The effect of elevated concentrations of fructose 2,6-bisphosphate on carbon metabolism during deacidification in the crassulacean acid metabolism plant Kalanchöe daigremontiana

Truesdale, Mark R, Toldi, Otto and Scott, Peter (1999) The effect of elevated concentrations of fructose 2,6-bisphosphate on carbon metabolism during deacidification in the crassulacean acid metabolism plant Kalanchöe daigremontiana. Plant Physiology, 121 (3). pp. 957-964. ISSN 0032-0889

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Abstract

In C3 plants, the metabolite fructose 2,6-bisphosphate (Fru 2,6-P2) has an important role in the regulation of carbon partitioning during photosynthesis. To investigate the impact of Fru 2,6-P2 on carbon metabolism during Crassulacean acid metabolism (CAM), we have developed an Agrobacterium tumefaciens-mediated transformation system in order to alter genetically the obligate CAM plant Kalanchöe daigremontiana. To our knowledge, this is the first report to use genetic manipulation of a CAM species to increase our understanding of this important form of plant metabolism. Transgenic plants were generated containing a modified rat liver 6-phosphofructo-2-kinase gene. In the plants analyzed the activity of 6-phosphofructo-2-kinase ranged from 175% to 198% of that observed in wild-type plants, resulting in Fru 2,6-P2 concentrations that were 228% to 350% of wild-type plants after 2 h of illumination. A range of metabolic measurements were made on these transgenic plants to investigate the possible roles of Fru 2,6-P2 during Suc, starch, and malic acid metabolism across the deacidification period of CAM. The results suggest that Fru 2,6-P2 plays a major role in regulating partitioning between Suc and starch synthesis during photosynthesis. However, alterations in Fru 2,6-P2 levels had little effect on malate mobilization during CAM fluxes.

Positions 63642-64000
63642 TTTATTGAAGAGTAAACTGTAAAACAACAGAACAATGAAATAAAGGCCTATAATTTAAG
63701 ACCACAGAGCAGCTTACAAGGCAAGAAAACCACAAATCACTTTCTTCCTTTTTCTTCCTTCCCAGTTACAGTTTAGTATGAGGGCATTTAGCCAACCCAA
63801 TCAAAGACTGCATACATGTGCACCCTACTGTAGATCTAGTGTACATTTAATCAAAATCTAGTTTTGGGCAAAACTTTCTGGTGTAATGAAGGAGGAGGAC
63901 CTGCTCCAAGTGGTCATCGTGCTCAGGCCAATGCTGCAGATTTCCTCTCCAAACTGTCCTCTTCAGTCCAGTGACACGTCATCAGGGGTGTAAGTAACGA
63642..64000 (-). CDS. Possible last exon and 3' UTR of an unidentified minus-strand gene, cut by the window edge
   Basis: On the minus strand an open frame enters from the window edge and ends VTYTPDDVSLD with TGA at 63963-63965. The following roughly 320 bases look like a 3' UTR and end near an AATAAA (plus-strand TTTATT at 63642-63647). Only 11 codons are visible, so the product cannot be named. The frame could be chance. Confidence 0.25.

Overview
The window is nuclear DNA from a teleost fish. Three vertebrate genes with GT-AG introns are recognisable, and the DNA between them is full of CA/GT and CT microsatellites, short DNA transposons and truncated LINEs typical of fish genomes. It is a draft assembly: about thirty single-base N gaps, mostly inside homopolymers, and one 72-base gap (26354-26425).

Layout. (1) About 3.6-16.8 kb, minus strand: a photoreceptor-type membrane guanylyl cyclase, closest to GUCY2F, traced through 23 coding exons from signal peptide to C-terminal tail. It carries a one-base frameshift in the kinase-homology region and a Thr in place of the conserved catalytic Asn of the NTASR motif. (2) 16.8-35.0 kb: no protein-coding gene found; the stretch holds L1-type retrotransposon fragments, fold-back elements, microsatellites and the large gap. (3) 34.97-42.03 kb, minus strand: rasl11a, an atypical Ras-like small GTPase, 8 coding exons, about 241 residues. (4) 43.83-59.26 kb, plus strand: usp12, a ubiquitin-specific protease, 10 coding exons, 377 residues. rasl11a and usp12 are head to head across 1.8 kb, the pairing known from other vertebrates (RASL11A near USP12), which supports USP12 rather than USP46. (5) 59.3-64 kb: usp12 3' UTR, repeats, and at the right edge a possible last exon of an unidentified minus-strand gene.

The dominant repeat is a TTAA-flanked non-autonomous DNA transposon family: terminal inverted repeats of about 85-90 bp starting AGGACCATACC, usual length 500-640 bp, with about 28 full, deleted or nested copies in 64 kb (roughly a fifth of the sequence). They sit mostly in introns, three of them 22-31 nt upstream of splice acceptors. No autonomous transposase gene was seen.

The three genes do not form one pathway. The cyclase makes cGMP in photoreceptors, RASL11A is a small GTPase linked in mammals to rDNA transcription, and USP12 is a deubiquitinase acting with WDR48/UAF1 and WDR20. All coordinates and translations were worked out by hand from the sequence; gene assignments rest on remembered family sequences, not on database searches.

Item Type: Article
Schools and Departments: School of Life Sciences > Biology and Environmental Science
Depositing User: Peter Scott
Date Deposited: 06 Feb 2012 18:32
Last Modified: 14 Sep 2012 13:25
URI: http://sro.sussex.ac.uk/id/eprint/17023
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